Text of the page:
VATICAN CITY, NOV. 5, 2003 (Zenit.org).- John Paul II gave new impetus to the organization set up 22 years ago for the religious, cultural, and charitable assistance of Poles living in their homeland or abroad.
On Tuesday, the Pope presented the decree making the John Paul II Foundation’s renewed statute operative. He handed the decree to Archbishop Szczepan Wesoly, president of the foundation’s executive council.
The decree, which defined the basis for the development of religious, cultural, and pastoral initiatives, has been updated after the experience of two decades and adapted to current challenges.
The celebration of the Pope’s name day — as Karol Wojtyla he observes Nov. 4, the liturgical memorial of St. Charles Borromeo — was the chosen context to hand the new statute to Archbishop Wesoly in Paul VI Hall.
Members and friends of the John Paul II Foundation organized an “Evening of the Holy Father’s Poetry,” attended by numerous faithful from Poland.
John Paul II said the foundation is designed to “facilitate the consolidation of the existing traditional ties between the Polish nation and the Holy See to promote the propagation of the patrimony of Polish Christian culture and in-depth study of Church doctrine.”
“Today the realm of the foundation’s activity has been enlarged so that it now has an international character,” the Holy Father said in his address. “Nevertheless, we cannot forget the Polish roots.”
The Pope thanked friends of the group from the United States, Indonesia, France and Italy for their presence and support, and thanked God “for all the good that has been carried out in these 22 years at the initiative of the foundation.”
The foundation is committed to preserving the documents relating to this pontificate and to spread the teachings of the Church.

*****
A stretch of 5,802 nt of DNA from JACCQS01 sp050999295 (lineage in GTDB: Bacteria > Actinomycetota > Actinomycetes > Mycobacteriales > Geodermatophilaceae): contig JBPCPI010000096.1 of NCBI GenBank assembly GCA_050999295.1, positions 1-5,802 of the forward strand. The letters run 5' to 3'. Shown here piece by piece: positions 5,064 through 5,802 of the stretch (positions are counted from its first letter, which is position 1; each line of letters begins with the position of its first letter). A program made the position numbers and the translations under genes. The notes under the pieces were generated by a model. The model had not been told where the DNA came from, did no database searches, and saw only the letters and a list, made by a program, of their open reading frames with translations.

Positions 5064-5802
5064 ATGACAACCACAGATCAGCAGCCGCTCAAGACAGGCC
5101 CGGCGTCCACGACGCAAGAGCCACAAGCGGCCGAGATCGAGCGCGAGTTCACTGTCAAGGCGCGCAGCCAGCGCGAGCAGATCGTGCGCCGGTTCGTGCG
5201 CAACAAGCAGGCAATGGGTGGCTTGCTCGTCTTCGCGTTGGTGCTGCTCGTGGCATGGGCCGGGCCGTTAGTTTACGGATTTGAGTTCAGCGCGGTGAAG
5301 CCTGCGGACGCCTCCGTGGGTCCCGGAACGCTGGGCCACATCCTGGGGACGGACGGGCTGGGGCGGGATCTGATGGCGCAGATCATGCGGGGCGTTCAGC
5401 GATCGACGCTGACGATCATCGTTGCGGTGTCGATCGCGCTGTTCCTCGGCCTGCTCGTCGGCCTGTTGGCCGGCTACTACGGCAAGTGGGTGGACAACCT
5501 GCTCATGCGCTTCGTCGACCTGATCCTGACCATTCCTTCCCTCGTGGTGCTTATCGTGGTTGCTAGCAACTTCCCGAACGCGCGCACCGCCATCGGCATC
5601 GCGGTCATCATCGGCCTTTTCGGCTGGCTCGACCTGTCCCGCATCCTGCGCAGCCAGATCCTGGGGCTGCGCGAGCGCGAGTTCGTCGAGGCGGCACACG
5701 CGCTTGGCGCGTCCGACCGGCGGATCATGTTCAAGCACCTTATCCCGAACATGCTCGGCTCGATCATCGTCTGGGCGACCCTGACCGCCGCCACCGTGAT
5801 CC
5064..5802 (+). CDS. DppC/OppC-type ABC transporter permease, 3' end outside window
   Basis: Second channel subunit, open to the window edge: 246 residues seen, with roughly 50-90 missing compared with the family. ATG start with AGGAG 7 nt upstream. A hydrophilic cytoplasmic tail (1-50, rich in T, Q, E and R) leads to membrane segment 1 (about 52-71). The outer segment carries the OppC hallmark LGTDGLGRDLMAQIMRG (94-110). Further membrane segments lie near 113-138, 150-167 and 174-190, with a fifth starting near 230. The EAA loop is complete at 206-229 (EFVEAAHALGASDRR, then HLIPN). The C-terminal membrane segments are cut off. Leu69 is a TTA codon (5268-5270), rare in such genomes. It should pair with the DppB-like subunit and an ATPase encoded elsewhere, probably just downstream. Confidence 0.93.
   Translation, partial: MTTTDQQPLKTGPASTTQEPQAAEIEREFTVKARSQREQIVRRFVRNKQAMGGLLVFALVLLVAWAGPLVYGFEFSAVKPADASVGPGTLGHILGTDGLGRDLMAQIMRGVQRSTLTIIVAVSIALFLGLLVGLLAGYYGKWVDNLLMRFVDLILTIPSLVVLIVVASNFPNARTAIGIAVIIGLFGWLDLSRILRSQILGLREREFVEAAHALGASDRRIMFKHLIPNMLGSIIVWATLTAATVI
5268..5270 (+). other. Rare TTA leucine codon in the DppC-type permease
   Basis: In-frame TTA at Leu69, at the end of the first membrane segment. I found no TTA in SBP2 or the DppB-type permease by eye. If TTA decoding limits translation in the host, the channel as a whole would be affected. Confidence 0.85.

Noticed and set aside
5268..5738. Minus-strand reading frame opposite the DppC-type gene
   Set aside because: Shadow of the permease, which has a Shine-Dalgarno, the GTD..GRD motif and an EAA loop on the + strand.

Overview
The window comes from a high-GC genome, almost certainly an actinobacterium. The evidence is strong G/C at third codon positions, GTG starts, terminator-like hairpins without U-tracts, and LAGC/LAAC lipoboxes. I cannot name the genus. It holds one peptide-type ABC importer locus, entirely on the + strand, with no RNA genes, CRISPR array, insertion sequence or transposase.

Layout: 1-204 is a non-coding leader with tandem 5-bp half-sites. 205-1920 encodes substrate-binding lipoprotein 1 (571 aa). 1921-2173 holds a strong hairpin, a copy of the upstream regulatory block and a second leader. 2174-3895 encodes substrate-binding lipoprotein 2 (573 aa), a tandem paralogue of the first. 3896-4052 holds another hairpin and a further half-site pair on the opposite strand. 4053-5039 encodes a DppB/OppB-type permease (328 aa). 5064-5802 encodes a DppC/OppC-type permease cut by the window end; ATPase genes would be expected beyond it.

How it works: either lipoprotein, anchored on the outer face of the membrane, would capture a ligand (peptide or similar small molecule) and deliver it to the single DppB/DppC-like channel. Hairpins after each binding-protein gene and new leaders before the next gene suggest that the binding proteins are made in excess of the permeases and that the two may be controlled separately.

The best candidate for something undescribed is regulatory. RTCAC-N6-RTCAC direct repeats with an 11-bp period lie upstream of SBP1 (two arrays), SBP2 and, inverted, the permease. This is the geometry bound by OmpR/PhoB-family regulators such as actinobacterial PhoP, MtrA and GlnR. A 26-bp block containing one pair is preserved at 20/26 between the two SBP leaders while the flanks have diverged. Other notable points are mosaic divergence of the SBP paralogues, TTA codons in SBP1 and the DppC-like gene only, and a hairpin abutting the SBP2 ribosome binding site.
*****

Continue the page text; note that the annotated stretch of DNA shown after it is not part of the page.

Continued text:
John Paul II also referred to “the most precious work … which leaves its imprint forever on the hearts and minds of young people.”
“Thanks to the foundation,” he said, “hundreds of students of former Communist countries have been able to benefit from study scholarships and to finish their studies in different disciplines in Poland.”
The Holy Father, who has met with these young people on several occasions, noted that they “return to their countries of origin to serve, with their science and the testimony of their faith, those who for years were deprived of access to science and culture understood in a wide sense: the message of the Gospel.”
In this context, John Paul II thanked Cardinal Camillo Ruini and the Italian bishops’ conference for their help in the formation of young people of the former Eastern Bloc who are studying in Lublin, Warsaw and Krakow.
“It is a significant expression of the solidarity of the Church in Italy with the Churches that continue to cure the wounds of the past,” he concluded.